Mays Mantle

If A-Rod gets banned he’ll be in good company, historically speaking

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As we wait for Bud Selig to do whatever he plans to do to Alex Rodriguez, let us remind ourselves that he will not be the first person to be (possibly) banned from baseball for life. He’s not even part of a small group of people which, as most people recite it, includes only Shoeless Joe Jackson, Pete Rose and him.  There have been lots of baseball bans over the years. Thirty-eight have been banned, actually.

We know Rose. We know Jackson. If we think for a minute we also probably realize that Seven of Shoeless Joe’s teammates joined him as a result of the Black Sox scandal. But do you remember any of the others? Probably not most of them as the vast majority of bannings took place in the years before and just after Judge Kennesaw Mountain Landis came into office, tasked with cleaning up the game following the infamous 1919 World Series.

There are some interesting cases among those early bannings. Nearly a dozen players and managers were banned from baseball for either gambling, associating with gamblers or conspiring to fix games prior to the Black Sox scandal. But it wasn’t just players and managers. There was one umpire — Dick Higam — who was banned in 1882 for conspiring to help throw Detroit Wolverines games. There was even a team physician, Joseph Creamer, who worked for the New York Giants, who was kicked out of the game in 1908.

After Landis took office he famously swept out the Black Sox, but that wasn’t the end of his ban hammer. He kicked out three or four other players for gambling in the next several years. He banned a couple for refusing to honor their contracts with their current teams (once upon a time wanting to actually control the circumstances of one’s employment was considered just as bad as gambling or steroids). Landis banned a guy for playing exhibition games which included the banned Black Sox. He even banned an owner — William B. Cox of the Philadelphia Phillies — for betting on his team’s games.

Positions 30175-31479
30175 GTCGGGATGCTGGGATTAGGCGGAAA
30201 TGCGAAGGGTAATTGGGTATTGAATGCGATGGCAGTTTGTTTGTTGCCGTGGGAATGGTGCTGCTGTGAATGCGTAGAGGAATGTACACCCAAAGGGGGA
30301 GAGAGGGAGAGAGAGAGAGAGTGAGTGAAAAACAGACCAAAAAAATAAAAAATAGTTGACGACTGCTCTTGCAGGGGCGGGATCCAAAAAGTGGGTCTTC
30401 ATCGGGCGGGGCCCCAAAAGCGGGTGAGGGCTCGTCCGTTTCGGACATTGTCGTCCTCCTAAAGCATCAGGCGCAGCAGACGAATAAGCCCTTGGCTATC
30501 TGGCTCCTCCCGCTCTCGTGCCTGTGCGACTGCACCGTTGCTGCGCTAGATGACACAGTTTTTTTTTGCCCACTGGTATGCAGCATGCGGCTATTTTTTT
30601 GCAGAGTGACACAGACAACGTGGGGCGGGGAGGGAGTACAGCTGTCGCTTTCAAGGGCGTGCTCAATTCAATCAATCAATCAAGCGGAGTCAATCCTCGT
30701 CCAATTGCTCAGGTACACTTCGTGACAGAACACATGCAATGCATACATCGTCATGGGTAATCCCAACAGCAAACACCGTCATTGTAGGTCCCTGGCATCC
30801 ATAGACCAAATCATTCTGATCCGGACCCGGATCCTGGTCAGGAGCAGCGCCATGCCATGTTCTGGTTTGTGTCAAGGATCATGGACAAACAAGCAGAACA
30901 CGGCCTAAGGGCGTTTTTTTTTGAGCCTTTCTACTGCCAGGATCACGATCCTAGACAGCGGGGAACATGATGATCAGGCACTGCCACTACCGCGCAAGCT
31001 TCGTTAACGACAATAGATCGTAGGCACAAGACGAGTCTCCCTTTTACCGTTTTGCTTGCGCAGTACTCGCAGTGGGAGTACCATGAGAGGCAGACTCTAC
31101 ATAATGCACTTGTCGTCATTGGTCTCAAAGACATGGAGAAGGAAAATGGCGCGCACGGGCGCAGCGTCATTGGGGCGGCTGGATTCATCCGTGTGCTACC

After Landis died in 1944, no one was banned for over 30 years. Then Bowie Kuhn decided to ban Fergie Jenkins after he was busted for cocaine and marijuana possession in 1980.  That ban was overturned two weeks later by an independent arbitrator. In 1983 came perhaps baseball’s dumbest ban ever: Kuhn banned Mickey Mantle and Willie Mays because they took jobs as casino greeters in Atlantic City. This despite the fact that their employers prohibited them from gambling in Atlantic City and despite the fact that there were no sports books in Atlantic City at the time. Some of us may take issue with some of the specifics of baseball’s war on PEDs, but it’s a divine crusade compared to what Bowie Kuhn was up to in the early 80s.

You’re probably more likely to remember the rest of the bans: Rose for gambling in 1989. George Steinbrenner in 1990 for  paying a private investigator $40,000 to “dig up dirt” on  Dave Winfield. Marge Schott in 1996 for making slurs against African-Americans, Jews, Asians and homosexuals, and for making sympathetic comments about Hitler and the Nazis. There are people who will claim that A-Rod is the worst person in baseball history, but jeez, at least he’s not a Nazi sympathizer. We hope.